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While an LCD-equipped digital instrument cluster enjoys several advantages over its analog predecessors, it can develop pixel-related problems. Pixels can disappear, fade, or fail.

A dead pixel leaves a dark spot on the LCD screen that usually can’t be removed. While some bad pixels are defects created during manufacturing, others can form as LCD components wear out.

Bad pixels can hide important information displayed on the LCD screen. You might not understand the readings on the digital instrument cluster if there are dead pixels distorting the image. If enough pixels die, the LCD becomes unusable, forcing you to replace the faulty part.

There are many issues that can cause pixels to fail. One of the most common causes is a bad cable that links the display to the instrument cluster. BMWs manufactured between the mid-1980s and early 2000s often suffer from this issue. Bad or damaged LED lights can also lead to faulty pixels.

Broken LCD Screen

In severe cases, the LCD screen can stop working altogether. Perhaps it’s not getting enough power to run. Or a critical component failed, taking down the digital instrument cluster with it.

While you can sometimes fix a broken LCD or digital instrument cluster, a new screen might be required.

Instrument Cluster Doesn’t Activate

When you start your vehicle, the instrument cluster also fires up. Powered by the battery, the part shows you relevant information like how hot the engine is and how much fuel remains in the tank.

A faulty instrument cluster might fail to activate during your vehicle’s start-up sequence. The cluster’s gauges stay in their starting positions, leaving you in the dark about the state of your vehicle.

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Instrument Cluster Failure

Sometimes, the instrument cluster accumulates too much wear or develops too many problems. If the cluster reaches its limit, it might stop working altogether, forcing you to replace the entire part.

Symptoms of a Bad Instrument Cluster

Here are the most likely warning signs of a faulty instrument cluster:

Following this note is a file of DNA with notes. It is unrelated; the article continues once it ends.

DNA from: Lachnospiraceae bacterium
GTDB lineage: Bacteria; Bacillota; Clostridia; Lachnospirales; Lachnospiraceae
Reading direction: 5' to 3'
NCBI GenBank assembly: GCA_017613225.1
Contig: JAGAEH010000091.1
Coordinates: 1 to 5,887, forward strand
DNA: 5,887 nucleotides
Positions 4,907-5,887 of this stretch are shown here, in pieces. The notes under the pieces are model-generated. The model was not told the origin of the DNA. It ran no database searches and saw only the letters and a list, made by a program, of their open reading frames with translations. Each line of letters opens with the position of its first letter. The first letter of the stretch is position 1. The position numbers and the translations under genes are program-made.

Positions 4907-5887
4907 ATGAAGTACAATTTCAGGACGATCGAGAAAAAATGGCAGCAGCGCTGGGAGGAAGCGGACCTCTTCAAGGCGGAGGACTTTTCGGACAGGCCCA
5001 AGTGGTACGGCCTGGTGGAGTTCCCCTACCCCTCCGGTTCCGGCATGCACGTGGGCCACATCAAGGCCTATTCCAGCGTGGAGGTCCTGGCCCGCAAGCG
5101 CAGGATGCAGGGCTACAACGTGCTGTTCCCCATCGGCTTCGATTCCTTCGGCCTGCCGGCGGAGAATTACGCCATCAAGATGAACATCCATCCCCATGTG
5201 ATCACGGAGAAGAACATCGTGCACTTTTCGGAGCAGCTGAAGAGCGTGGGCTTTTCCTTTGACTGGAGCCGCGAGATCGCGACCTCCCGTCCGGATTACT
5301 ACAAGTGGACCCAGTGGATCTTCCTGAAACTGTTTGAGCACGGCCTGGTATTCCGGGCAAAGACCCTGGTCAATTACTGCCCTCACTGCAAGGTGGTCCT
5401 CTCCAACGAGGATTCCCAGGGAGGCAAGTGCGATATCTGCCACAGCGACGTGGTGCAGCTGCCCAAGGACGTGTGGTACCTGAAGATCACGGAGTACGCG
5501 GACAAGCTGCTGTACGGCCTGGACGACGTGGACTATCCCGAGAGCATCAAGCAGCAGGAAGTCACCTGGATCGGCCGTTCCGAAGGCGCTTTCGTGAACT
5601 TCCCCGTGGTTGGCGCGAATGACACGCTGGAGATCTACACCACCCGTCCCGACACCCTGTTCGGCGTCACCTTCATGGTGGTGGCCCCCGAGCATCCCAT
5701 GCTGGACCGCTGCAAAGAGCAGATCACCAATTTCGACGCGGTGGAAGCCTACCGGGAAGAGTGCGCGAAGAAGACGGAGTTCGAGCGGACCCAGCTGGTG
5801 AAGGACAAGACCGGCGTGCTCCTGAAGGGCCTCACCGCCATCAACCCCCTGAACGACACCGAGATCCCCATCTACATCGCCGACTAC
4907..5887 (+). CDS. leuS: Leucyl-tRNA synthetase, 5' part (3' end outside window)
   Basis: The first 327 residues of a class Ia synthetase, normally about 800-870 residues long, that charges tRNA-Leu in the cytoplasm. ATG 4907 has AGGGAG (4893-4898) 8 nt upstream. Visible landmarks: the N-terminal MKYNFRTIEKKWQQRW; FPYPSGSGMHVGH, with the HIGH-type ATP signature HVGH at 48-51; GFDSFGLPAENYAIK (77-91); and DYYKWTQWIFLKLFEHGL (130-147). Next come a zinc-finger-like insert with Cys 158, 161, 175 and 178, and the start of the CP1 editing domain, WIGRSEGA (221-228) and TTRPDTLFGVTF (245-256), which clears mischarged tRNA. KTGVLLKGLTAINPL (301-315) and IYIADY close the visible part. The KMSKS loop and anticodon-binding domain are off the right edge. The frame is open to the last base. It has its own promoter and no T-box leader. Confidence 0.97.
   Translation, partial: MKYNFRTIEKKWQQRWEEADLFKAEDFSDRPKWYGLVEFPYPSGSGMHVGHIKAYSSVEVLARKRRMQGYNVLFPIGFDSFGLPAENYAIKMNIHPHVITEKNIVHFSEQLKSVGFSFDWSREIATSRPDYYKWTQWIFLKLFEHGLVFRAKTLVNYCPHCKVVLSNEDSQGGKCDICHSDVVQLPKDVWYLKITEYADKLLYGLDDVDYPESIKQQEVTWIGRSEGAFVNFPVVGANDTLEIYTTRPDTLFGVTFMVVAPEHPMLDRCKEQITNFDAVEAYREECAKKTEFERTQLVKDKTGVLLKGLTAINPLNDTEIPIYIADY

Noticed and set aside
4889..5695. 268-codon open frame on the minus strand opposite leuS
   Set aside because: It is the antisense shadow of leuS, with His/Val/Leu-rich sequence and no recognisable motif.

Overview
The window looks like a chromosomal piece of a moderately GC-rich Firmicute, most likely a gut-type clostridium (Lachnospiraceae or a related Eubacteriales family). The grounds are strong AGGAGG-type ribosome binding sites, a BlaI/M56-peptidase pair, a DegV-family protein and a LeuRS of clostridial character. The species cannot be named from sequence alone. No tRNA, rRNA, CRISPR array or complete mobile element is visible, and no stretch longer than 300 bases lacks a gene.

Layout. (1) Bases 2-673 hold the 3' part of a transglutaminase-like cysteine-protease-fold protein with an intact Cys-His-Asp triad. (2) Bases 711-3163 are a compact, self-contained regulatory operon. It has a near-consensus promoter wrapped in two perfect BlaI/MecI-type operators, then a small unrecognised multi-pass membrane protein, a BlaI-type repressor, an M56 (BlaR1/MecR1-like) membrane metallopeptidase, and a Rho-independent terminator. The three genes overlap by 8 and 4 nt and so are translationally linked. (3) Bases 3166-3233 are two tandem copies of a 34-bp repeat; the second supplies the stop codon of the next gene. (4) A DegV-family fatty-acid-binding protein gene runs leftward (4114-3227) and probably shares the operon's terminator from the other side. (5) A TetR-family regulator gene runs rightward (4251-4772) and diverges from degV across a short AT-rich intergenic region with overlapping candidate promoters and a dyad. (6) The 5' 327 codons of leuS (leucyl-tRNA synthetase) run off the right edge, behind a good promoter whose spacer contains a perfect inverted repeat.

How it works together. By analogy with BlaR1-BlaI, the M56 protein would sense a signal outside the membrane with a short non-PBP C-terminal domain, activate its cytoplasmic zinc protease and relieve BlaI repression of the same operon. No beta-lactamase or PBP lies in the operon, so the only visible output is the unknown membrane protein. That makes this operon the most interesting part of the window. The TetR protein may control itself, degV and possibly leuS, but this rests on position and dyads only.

• Gauge needles move erratically
  • Sticky or dead gauges
  • Dim or flickering backlighting
  • Instrument cluster stops working

Many instrument clusters will diagnose themselves to look for potential problems.

Can a Bad Battery Cause Instrument Cluster Problems?

Yes. Many instrument cluster problems originate from a bad car battery. If the cluster stops working, check the battery for any issues that might affect the power it supplies.

The car battery provides current for parts and systems while starting your vehicle and when the alternator cannot meet the load. The instrument cluster is one of the parts that relies on battery power.

A weak battery can cause issues like flickering lights and irregularly moving gauges. Conversely, a faulty instrument cluster can drain the battery even after you turn the vehicle off.

Inspect the car battery’s terminals for corrosion or looseness that could interfere with the current sent to the instrument cluster. Don’t forget to check the battery date.

How Much Does a Replacement Instrument Cluster Cost?

Sometimes, you must replace the entire instrument cluster. A replacement cluster can go for anywhere between $150 and $1,100. Various factors determine the product’s price tag, such as your vehicle’s details.

Any information provided on this Website is for informational purposes only and is not intended to replace consultation with a professional mechanic. The accuracy and timeliness of the information may change from the time of publication.